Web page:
Topside colors for the He-115 were the Luftwaffe’s maritime shades of RLM-72, a very dark grayish green & RLM-73 dark green. While at a local hobby shop in St. Paul (‘Scale Model Supplies’, but affectionately known as “The Dungeon” by ‘the locals’) I came across an impressive stock of an old enamel line called Floquil Military Colors’. I hadn’t seen these in years and since I’d started this project with enamels, I thought I might as well finish it in the same way, so bought a couple jars of each – RLM-72 & -73. The aircraft I wanted to model was “K6+LH” with 1./Kü.FlGr 406 based near Sorreisa Norway in the winter of 1942/43. It also called for large patches of white ‘snow’ camouflage added over the standard 72/73 topside scheme.

The lighter of the two RLM-72/73 shades was laid down first, the second shade was airbrushed over the masked off lighter areas keeping the masks about 1/16th an inch above the surface. This is to give a very slight soft edge to this “splinter” camo scheme. Yes Virginia, 70/71 and 72/73 schemes actually DO have a very slight – but noticeable - softness between these colors that otherwise looks like sharp edged camo – a detail missed by almost all modelers, but it’s quite apparent when missed (IMO of course!). The white camo patches were airbrushed over the two color “splinter” scheme in the same manner (also allowing for a slight soft edges). Also this white was airbrushed just like the underside RLM 65 – in other words, airbrushing from the center of panel-lined areas outward toward the edges leaving a very slight panel line shading effect. I didn’t worry about tinting down the white knowing that the following weathering would sufficiently darken it naturally.



While waiting for the enamel paints to fully cure before overcoating with a clear acrylic, I turned to the base for this model. I wanted a moored aircraft in a late winter scene amidst a spring thaw in Norway, and to also try a couple of new techniques – shoreline ice sheets and slushy melting snow. So the base was selected, and the composition was finalized (via a lot of sketches and trials with the model in place). Once settled, I carved out places in the wood base for the bottoms of the floats. I then set the model in place so that the water level could be correctly determined between the shore and the aircraft which also dictates how to configure the base’s varying border heights – made with 1/8” basswood. I don’t like “sidewater” either (a nod to Mike B. of Plastic Model Mojo fame), but I do have some diorama base proclivities of my own as well…namely that one of my (many) base modeling pet peeves is that too many modelers don’t bring the groundwork (or water) right up to the very edge of the base all around. When a base is ‘framed’, or the horizontal top edge of the base is visible right next to where the groundwork should continue I think it distracts from the scene and is best avoided. Using picture frames distracts the worst I think, but that’s just me, your mileage may vary…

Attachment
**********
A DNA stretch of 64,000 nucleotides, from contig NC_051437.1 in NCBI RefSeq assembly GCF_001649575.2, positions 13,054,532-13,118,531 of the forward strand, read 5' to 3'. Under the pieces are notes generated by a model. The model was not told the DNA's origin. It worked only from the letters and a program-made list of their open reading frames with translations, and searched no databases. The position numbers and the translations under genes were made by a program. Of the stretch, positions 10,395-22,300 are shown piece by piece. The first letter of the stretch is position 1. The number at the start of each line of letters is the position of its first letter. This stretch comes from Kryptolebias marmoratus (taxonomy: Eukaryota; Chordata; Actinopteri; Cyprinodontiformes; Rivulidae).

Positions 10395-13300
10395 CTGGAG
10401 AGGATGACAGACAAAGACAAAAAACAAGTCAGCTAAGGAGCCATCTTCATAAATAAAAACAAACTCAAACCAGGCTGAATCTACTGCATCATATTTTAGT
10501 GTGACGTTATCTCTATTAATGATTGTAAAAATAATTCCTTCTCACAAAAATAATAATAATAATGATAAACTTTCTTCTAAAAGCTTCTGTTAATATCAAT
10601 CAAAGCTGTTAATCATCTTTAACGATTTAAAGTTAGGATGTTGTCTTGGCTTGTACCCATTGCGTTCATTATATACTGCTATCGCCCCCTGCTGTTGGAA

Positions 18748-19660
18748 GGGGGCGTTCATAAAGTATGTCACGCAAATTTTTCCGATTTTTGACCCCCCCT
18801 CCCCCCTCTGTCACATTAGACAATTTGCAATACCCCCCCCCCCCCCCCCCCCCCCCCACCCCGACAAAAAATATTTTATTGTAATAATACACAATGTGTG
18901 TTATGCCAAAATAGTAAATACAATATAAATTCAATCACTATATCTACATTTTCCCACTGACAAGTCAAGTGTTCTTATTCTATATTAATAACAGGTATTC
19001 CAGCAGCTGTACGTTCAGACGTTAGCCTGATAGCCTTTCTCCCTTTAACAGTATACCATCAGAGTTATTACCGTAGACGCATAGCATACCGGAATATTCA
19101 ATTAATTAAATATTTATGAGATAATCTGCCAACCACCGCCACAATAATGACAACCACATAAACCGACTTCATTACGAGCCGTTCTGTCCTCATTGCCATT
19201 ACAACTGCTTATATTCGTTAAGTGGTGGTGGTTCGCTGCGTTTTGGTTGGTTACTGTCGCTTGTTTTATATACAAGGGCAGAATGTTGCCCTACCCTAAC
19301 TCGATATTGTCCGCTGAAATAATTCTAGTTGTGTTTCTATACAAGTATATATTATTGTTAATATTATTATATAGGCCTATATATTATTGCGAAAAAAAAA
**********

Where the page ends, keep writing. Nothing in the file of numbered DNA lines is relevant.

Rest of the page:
Continuing on with the He 115 itself. As a clear acrylic clear coat, I’m still using ‘Future’ as I have a large supply of it, and I know it works well. I understand there are several excellent “modern” alternatives ‘out there’ now, but I used ‘Future’ – or ‘Pledge with Future’ (as my bottle says) on this project, but I think it’s entirely discontinued now…? In any case, an acrylic layer/barrier is essential to protect the paint from the weathering techniques that now follow. These are tricks I’ve learned primarily from the armor modeling guys, armor modeling books - and “Night Shift” YouTube videos. We can certainly learn from other modeling genres’. The first layer of ‘Future’ is in preparation for the decals. Once the decals are in place and fully dried, I apply a second coat to seal and protect them. Let this cure for at least 24 hours before diving into the weathering layers.

My first weathering step is almost always a general oil paint ‘pin-wash’ applied into all panel lines - and in this case, also rivet lines. This is a mixture of about 90% mineral spirits and 10% black + burnt umber oil paint to get a nice blackish/brown mix for the topside. (I’ll use a Payne’s gray + burnt umber for the pale blue undersides). Apply this and let it dry for 15 minutes. I then use fragments of a cut up old T-shirt ever so slightly dampened with mineral spirits and wipe in the direction of air flow. Wipe until satisfied with the results. The beauty of oil paints is that if the effect is overdone (or entirely wiped away!) it can be removed with a thinner dampened brush and just re-apply. Or use that same brush to refine the effects around the nooks & crannies with a fresh pin wash selectively located. Repeat to desired outcome. This technique should leave a slight ‘shadow’ in and around all panel lines setting off the detail much better. For riveted areas, the individual rivets will pop out visually – especially on lighter camouflaged areas.